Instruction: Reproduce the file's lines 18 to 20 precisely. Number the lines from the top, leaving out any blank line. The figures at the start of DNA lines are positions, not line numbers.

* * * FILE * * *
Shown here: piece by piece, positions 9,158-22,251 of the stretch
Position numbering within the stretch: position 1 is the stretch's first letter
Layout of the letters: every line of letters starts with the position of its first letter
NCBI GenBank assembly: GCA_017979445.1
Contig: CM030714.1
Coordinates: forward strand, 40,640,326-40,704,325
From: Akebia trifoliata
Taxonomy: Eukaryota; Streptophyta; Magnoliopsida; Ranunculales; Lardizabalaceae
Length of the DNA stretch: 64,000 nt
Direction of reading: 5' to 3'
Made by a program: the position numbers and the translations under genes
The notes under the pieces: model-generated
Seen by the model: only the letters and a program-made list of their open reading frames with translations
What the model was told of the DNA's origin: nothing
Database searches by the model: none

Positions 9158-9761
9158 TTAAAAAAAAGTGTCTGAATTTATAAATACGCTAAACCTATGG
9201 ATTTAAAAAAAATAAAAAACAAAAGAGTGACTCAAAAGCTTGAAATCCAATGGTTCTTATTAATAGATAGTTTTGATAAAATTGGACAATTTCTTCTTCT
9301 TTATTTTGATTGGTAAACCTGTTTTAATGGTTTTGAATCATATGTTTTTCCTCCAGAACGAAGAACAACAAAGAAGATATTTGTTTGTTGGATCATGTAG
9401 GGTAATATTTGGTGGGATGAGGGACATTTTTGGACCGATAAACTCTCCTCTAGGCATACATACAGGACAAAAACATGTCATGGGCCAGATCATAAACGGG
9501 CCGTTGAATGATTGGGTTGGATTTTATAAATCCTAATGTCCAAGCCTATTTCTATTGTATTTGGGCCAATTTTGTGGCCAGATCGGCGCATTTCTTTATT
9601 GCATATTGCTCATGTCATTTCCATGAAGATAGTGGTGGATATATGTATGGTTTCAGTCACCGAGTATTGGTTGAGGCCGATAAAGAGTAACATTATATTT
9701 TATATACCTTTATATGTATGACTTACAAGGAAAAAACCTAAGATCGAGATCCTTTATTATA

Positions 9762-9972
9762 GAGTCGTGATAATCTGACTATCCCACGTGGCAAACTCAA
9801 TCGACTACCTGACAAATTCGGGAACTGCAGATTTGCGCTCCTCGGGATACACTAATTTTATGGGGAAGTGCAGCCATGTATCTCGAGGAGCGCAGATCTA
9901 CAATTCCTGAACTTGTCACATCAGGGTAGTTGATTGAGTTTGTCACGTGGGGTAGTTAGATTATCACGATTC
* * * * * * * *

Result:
9201 ATTTAAAAAAAATAAAAAACAAAAGAGTGACTCAAAAGCTTGAAATCCAATGGTTCTTATTAATAGATAGTTTTGATAAAATTGGACAATTTCTTCTTCT
9301 TTATTTTGATTGGTAAACCTGTTTTAATGGTTTTGAATCATATGTTTTTCCTCCAGAACGAAGAACAACAAAGAAGATATTTGTTTGTTGGATCATGTAG
9401 GGTAATATTTGGTGGGATGAGGGACATTTTTGGACCGATAAACTCTCCTCTAGGCATACATACAGGACAAAAACATGTCATGGGCCAGATCATAAACGGG